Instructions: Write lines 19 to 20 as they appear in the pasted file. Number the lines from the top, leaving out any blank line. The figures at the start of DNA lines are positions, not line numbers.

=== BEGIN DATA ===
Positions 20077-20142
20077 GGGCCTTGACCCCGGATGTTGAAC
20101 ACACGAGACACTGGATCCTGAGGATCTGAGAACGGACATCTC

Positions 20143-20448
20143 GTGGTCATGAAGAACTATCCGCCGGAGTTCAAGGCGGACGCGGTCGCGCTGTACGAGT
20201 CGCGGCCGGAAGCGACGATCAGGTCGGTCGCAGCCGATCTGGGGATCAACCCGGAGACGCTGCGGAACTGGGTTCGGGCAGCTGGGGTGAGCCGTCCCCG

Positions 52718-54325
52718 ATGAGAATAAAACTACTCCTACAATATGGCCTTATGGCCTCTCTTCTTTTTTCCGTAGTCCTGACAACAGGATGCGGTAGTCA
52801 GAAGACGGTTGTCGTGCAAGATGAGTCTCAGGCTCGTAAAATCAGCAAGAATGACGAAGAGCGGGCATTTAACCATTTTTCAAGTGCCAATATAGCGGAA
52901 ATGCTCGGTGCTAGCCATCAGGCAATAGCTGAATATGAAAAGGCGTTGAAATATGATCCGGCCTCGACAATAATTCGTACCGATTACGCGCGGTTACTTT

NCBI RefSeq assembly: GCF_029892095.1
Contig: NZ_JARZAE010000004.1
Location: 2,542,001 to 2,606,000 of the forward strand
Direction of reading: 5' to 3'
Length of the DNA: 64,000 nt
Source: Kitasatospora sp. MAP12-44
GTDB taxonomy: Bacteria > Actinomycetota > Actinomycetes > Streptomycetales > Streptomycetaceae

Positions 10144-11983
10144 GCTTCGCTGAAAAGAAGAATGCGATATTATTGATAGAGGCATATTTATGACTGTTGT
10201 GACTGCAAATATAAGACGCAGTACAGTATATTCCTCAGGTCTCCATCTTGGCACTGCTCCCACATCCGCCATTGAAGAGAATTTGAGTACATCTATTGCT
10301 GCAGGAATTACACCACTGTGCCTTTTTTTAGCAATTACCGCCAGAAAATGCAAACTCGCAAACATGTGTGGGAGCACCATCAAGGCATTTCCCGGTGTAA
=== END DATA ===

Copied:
10144 GCTTCGCTGAAAAGAAGAATGCGATATTATTGATAGAGGCATATTTATGACTGTTGT
10201 GACTGCAAATATAAGACGCAGTACAGTATATTCCTCAGGTCTCCATCTTGGCACTGCTCCCACATCCGCCATTGAAGAGAATTTGAGTACATCTATTGCT